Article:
Discipline: Biological Sciences
Subcategory: Cell and Molecular Biology
Laura Vicente-Rodríguez - University of Puerto Rico, Medical Sciences Campus
Co-Author(s): Nuria Vázquez and Mark Miller, Institute of Neurobiology, San Juan Solymar Rolón, University of Pennsylvania, Philadelphia Joshua Rosenthal, Marine Biological Laboratory, Massachusetts
Schistosomiasis, ‘bilharzia’ or ‘snail fever’ is a major global concern. It is the second most prevalent parasitic disease and it may affect 240 million people annually. Schistosoma mansoni is one of the trematode species that causes the most widespread form of intestinal schistosomiasis, which may result in abdominal bleeding, hepatosplenomegaly and intestinal damage. Important developmental stages of the Schistosoma mansoni life cycle occur within fresh water snails, specifically from the genus Biomphalaria, the parasite’s primary intermediate host. Neuropeptides act on specific receptors to regulate a wide range of cellular functions such as cardiac activity, synaptic transmission and locomotion. Accordingly, their receptors are promising molecular targets for pesticides and parasiticide drug development. In a recent study, the organization and immunohistochemical localization of two B. glabrata FMRFamide precursors was described. However, the role of this peptide in the B. glabrata’s neural signaling remains unknown. We hypothesize that a FMRFamide gated receptor triggers a neural response involved in B. glabrata’s vital functions such as feeding and sexual behavior and that disruption of this receptor could reduce the snail’s ability to survive. Using transcriptome data, full-length cDNAs for a FMRF-amide receptor were amplified by RT-PCR, cloned and sequenced. RNA from these clones was synthesized in vitro and injected in Xenopus laevis oocytes. Protein expression in oocytes was monitored through western blot and channel’s properties were characterized using electrophysiology. The resulting peptide gated channel physiological properties are in agreement with those described in the literature. In future work, the specific location of neurons encoding for this channel expression in B. glabrata will be determined by in-situ hybridization. This study aims to confirm the available data supporting the participation of FMRF-amide in the regulation of vital physiological and behavioral processes in gastropods and will explore the FMR-amide peptide signaling as target for snail control.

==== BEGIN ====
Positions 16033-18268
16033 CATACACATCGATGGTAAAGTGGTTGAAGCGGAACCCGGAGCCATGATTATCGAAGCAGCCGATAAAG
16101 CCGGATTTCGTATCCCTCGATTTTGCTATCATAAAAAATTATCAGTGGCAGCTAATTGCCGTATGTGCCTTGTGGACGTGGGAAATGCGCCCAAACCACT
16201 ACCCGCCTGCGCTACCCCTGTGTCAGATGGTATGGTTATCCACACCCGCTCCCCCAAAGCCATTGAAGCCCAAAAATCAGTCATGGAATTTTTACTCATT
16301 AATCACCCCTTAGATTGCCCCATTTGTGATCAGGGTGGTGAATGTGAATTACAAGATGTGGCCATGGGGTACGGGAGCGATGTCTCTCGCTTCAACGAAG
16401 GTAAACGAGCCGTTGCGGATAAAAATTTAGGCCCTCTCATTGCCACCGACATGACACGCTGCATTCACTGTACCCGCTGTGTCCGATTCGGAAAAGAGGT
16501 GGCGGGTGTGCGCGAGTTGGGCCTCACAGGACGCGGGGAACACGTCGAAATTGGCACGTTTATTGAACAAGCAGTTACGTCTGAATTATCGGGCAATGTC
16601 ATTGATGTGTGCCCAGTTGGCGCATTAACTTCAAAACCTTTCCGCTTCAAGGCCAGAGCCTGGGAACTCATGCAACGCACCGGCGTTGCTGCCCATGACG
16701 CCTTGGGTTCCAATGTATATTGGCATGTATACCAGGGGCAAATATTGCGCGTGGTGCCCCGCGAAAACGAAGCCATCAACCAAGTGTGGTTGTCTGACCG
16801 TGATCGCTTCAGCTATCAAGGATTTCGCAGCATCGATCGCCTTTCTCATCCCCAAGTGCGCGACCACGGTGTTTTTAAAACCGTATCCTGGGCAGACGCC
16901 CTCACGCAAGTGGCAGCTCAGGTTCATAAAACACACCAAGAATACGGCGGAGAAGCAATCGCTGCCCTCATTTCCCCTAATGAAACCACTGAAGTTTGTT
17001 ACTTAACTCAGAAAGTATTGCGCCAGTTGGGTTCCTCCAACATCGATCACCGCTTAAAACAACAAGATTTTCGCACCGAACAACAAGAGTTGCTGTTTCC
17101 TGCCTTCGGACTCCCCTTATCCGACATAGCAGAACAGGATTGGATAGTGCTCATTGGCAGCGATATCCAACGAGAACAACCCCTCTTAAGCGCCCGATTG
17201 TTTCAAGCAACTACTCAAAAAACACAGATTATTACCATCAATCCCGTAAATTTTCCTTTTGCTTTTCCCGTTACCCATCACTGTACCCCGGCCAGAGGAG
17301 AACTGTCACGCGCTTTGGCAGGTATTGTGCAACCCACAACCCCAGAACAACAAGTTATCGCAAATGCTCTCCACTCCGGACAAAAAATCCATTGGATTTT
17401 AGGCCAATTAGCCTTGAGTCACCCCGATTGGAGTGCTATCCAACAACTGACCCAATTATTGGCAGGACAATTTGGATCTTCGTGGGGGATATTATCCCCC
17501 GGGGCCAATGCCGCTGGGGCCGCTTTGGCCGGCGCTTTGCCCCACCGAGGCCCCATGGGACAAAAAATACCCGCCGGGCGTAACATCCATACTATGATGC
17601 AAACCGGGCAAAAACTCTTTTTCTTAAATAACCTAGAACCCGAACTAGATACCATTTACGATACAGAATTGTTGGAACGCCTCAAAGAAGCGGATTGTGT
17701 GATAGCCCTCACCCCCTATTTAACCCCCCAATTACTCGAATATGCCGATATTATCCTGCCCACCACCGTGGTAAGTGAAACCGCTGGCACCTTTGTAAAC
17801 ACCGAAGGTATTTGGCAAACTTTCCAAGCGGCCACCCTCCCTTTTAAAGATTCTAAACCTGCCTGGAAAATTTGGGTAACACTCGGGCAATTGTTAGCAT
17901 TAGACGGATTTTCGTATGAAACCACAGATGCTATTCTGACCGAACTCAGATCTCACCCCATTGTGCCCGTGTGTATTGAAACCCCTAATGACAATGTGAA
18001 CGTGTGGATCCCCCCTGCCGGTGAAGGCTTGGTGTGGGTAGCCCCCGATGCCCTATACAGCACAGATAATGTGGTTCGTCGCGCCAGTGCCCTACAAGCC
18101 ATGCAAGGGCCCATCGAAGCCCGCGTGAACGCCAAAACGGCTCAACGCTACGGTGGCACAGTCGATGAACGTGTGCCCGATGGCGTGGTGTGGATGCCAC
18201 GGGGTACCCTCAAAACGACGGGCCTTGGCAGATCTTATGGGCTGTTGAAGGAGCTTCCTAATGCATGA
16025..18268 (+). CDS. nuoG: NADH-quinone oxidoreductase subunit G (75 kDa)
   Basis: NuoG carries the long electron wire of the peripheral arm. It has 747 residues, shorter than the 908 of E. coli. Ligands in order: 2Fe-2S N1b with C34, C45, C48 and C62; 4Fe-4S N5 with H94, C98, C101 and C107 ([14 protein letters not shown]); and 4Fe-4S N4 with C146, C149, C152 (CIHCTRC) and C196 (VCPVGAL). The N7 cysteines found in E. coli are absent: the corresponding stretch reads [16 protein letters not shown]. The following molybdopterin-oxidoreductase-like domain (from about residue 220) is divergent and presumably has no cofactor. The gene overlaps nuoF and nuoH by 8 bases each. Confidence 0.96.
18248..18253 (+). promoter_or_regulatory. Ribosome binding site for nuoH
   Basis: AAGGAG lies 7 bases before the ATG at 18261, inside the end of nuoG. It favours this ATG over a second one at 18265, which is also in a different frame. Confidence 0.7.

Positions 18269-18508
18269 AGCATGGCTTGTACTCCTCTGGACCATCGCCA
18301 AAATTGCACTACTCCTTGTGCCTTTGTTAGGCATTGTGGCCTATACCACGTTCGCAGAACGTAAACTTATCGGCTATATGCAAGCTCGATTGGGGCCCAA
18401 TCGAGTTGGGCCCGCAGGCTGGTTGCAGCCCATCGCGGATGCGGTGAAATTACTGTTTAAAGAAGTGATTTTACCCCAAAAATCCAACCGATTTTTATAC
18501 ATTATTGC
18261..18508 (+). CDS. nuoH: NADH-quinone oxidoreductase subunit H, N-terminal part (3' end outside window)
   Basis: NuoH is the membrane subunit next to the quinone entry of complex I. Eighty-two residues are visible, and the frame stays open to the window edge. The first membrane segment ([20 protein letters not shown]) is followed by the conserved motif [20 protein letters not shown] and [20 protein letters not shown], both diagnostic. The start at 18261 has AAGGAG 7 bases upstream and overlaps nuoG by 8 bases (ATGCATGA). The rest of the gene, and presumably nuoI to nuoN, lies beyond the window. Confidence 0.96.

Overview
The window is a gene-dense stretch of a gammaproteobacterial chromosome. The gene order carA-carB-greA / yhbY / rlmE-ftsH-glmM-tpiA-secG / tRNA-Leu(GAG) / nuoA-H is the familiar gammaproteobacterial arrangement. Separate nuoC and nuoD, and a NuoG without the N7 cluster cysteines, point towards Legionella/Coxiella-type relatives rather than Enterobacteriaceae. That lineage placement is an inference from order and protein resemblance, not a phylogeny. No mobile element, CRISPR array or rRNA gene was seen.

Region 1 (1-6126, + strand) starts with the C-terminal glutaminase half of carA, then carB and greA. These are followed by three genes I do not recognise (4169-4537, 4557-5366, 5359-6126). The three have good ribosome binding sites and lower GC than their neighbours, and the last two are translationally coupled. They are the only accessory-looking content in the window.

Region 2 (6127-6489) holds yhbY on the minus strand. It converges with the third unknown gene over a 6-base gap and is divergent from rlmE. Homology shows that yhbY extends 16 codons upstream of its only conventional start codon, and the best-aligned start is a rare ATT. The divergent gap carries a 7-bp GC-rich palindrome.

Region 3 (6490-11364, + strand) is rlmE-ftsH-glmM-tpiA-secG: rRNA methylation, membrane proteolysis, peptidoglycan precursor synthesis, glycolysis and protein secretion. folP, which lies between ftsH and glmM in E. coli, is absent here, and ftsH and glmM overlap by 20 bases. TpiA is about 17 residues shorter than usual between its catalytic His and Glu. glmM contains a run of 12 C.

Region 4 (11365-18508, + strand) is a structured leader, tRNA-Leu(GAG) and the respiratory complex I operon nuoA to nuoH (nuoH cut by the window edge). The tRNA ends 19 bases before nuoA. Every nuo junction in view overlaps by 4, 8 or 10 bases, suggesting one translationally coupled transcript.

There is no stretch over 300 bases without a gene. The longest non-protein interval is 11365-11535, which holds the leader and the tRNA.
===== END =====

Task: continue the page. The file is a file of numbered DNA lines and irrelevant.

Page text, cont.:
Funder Acknowledgement(s): This research is supported by: NSF HRD-1137725- CREST-Puerto Rico Center for Environmental Neuroscience and MBRS-RISE- R25GM061838.
Faculty Advisor: Mark Miller, email@example.com
Role: The parts that I have done from this research are: 1. Biomphalaria central nervous system dissection/isolation; 2. RNA extraction and cDNA synthesis; 3. DNA cloning by: RT-PCR amplification and Cell Transformation; 4. RNA invitro synthesis; 5. RNA injections in Xenopus oocytes; 6. Western Blot; 7. 2 electrodes voltage clamp recordings.